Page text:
All bats, like their close relatives the primates, have incisors, canines, premolars and molars in their top and bottom jaws. The canines are the set of teeth commonly known as fangs. They are present in all bat species regardless of diet. The shape and texture of the different teeth and the structure of the mouth itself, on the other hand, vary widely depending on the type of food each bat species evolved to eat.
Among around 1000 known species of bat, zoologists estimate about 70% eat insects exclusively, and some of the other species occasionally enjoy an insect dinner as well. Insect-eating species catch bugs on the fly. Their incisors and canines do most of the work, snatching and gripping struggling insects and choking them down before they can get away. The fangs of insectivorous bats are very prominent and the front teeth usually take up more space than the premolars and molars.
The next largest category of bats is the frugivores. Commonly called fruit bats or flying foxes, these bats subsist mostly on fruit. Contrary to what you might expect, fruit bat fangs are also very prominent and take up a lot of room in the mouth. Fruity fangs serve two purposes: they act like blades to break open hard fruit shells and husks, and they give the bats a wider grip. This wide grip is very important to bats who often harvest and fly away with pieces of fruit larger than their heads. Premolars and molars are more prominent in these species than in non-fruit eaters because they're important for crushing fruit. Some frugivorous bats also have a bony plate on the palate of their upper jaws. They mash the fruit against this plate with their tongues, suck out the juice, and spit out the fibers.
Nectar and Pollen
Some bats feed almost exclusively on nectar and pollen. Their mouth structure is very long and narrow as are their tongues, which are enormous compared to their teeth. Nectarivores' tongues evolved to take over most feeding work, but these bats still have fangs. All of their teeth, however, are extremely small, and their canines aren't very obvious.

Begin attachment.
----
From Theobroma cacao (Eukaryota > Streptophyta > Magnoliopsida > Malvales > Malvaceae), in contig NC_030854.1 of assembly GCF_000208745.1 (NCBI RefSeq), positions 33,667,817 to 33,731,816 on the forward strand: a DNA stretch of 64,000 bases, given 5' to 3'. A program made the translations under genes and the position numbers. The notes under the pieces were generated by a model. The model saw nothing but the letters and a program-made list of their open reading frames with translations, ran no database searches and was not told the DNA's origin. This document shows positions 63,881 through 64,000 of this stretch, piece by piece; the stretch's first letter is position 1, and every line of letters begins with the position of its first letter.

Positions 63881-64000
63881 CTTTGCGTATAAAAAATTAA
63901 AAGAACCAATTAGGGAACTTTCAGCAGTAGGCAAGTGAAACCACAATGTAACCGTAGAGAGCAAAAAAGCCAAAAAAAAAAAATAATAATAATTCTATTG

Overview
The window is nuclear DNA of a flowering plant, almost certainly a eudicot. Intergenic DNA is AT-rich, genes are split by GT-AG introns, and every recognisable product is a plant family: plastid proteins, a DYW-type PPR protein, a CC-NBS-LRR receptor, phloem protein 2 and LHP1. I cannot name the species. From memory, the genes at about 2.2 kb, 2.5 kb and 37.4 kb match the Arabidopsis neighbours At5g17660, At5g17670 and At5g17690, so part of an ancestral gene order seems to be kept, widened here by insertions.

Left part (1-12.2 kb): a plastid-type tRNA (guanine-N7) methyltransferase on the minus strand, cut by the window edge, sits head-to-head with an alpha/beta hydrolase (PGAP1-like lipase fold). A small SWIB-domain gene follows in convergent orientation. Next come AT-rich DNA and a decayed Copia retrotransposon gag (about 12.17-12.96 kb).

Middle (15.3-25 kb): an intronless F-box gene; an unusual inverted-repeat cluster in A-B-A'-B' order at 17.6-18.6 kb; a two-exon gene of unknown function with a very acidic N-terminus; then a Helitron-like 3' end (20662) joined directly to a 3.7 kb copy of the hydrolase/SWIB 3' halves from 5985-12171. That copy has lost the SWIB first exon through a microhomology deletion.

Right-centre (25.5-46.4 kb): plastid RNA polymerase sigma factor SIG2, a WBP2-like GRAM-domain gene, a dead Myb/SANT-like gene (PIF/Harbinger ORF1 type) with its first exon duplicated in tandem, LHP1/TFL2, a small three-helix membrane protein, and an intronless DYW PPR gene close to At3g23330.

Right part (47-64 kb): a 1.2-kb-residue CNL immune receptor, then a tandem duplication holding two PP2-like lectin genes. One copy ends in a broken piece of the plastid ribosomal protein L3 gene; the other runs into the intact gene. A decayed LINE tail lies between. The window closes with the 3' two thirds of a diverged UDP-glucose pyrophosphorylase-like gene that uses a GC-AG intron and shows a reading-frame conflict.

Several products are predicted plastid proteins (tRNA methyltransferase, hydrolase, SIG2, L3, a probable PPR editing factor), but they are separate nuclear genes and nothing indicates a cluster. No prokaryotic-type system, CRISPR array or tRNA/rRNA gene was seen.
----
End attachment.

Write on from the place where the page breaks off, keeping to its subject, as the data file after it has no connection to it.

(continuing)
A few bat species eat small animals besides insects, preferring small mammals, reptiles and amphibians. Some specialize in catching fish. Like the insectivores, these bats have very prominent, sharp and pointy front teeth. Their premolars and molars vary depending on the type of prey they prefer. Their fangs help them grab, hang onto and fly away with thrashing prey.
The smallest group of bats, but perhaps the most well-known, is the vampire bats, or sanguivores. There are currently only three known species. These blood eaters do not use their fangs to suck blood. They pierce their prey's skin and lap up their meals with their tongues. Their saliva contains anticoagulants that slow clotting and increase their feeding time. Their mouths are dominated by their small, sharp incisors and canines.
- University of Nebraska, Lincoln: Frugivorous and Animalivorous Bats (Microchiroptera) - Dental and Cranial Adaptations
- Mammal Teeth: Origin, Evolution, and Diversity; Peter S. Ungar
- Animal Diversity Web: The Diversity of Cheek Teeth
- University of Nebraska, Lincoln: Form, Function, and Evolution in Skulls and Teeth of Bats
- The Encyclopedia of Earth: Spotted-Winged Fruit Bat
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Angela Libal began writing professionally in 2005. She has published several books, specializing in zoology and animal husbandry. Libal holds a degree in behavioral science: animal science from Moorpark College, a Bachelor of Arts from Sarah Lawrence College and is a graduate student in cryptozoology.